The Digital Revolution

This week's review covers the digital revolution from human calculators to current innovations to the web

The innovators

Isaacson, Walter. Simon & Schuster, 2014
542p index, 9781476708690 $35.00

the innovators book cover

Isaacson (CEO, Aspen Institute) follows his Jobs biography, Steve Jobs (CH, Apr’12, 49-4500), with an exceptional history of the innovations that drove the digital revolution. Besides revealing the technologies involved, he integrates succinct profiles of important individuals and corporations, emphasizing the management styles deployed that either encouraged innovation or foiled success. The collaboration between Ada Lovelace and Charles Babbage in the 1840s launched the digital revolution. Babbage’s Analytical Engine and Lovelace’s accompanying commentary and algorithms were inspirational for later generations. The author discusses the transformation of the 19th-century world of human calculators into today’s digital world of the web, and explains that ubiquitous computers, smart appliances, and virtual social spaces required many significant innovations. Switching circuits, transistors, microchips, microprocessors, the mouse, and memory storage were prerequisite; the conceptual shift away from single-use computers, e.g., the ENIAC for hydrogen bomb calculations, to multipurpose programmable computers was critical. The journey of innovation continued with the birth of time-sharing and ARPANET, which evolved into the Internet; the successful launch of personal computers by Gates and Jobs; e-mail, Usenet groups, and bulletin boards creating community; and operating systems like Linux becoming open and free. Isaacson concludes his engaging history with recent innovations that are building the web.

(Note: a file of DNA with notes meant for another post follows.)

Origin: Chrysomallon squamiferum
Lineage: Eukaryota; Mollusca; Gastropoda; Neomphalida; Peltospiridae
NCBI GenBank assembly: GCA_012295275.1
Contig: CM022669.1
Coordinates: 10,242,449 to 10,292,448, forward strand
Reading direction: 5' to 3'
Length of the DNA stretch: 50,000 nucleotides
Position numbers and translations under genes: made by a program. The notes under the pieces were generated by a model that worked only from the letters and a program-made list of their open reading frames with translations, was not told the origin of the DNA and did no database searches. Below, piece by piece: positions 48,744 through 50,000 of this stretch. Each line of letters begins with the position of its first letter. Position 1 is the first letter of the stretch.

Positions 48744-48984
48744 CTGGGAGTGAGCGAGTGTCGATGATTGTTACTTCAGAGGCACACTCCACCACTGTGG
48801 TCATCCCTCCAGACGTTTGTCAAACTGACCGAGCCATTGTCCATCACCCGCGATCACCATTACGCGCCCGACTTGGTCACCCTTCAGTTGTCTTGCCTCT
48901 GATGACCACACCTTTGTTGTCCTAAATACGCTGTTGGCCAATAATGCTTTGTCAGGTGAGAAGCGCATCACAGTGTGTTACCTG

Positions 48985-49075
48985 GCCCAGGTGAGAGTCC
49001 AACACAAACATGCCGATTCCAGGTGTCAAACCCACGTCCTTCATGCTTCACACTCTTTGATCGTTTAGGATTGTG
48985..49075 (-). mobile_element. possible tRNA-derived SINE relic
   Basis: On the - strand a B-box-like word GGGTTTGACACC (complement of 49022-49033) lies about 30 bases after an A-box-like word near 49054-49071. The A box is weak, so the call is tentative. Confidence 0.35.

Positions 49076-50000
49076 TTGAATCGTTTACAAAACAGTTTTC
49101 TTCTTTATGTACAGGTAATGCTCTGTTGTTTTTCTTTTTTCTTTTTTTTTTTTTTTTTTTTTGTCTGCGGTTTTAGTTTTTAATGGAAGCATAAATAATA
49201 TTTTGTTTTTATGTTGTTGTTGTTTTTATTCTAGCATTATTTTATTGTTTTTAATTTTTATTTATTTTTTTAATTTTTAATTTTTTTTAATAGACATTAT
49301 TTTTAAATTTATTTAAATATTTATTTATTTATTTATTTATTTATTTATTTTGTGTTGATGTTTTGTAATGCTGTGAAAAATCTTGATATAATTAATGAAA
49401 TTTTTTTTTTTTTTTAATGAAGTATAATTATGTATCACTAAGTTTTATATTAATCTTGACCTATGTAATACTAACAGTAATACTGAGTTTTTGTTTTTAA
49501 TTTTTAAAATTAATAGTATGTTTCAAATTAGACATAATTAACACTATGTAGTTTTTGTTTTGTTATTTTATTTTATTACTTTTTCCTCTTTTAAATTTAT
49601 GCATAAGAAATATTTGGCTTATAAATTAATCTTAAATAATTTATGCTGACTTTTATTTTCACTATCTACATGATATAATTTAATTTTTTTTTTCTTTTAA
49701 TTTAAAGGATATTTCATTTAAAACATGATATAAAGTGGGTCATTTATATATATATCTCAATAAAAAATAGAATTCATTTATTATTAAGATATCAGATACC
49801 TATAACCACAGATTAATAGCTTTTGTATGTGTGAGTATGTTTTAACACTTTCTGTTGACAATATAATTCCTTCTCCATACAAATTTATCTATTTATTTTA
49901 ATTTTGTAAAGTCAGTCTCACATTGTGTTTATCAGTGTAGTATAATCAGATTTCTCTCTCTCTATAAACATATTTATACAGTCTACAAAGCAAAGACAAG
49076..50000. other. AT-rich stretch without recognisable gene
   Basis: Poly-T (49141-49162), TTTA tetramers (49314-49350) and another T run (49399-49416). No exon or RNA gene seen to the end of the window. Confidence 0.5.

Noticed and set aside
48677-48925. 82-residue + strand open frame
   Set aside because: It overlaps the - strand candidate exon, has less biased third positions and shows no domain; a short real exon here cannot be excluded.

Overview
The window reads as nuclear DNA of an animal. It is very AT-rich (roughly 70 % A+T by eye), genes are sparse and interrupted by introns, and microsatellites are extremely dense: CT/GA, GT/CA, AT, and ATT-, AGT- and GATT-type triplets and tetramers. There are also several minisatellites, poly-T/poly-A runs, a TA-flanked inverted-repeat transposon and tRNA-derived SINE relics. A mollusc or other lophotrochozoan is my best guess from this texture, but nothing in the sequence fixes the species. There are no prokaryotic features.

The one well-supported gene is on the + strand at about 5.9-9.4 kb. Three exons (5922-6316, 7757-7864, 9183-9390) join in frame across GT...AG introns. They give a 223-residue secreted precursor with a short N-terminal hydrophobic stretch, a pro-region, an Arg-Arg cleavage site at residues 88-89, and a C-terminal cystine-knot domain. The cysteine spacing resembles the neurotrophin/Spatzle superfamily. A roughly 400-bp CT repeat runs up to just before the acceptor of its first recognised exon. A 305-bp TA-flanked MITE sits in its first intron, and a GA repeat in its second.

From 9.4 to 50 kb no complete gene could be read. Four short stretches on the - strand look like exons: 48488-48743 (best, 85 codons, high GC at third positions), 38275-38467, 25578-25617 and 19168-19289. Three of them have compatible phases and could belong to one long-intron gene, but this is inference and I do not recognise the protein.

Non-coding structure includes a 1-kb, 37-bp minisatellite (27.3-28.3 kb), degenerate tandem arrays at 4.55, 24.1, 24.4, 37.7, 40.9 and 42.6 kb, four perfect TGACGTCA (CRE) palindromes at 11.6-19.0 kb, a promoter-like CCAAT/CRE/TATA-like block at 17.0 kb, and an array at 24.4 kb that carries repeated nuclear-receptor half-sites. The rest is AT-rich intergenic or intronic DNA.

Summing Up: Highly recommended. All readership levels.
Reviewer: M. Mounts, Dartmouth College
Subject: Science & Technology – Information & Computer Science
Choice Issue: Mar 2015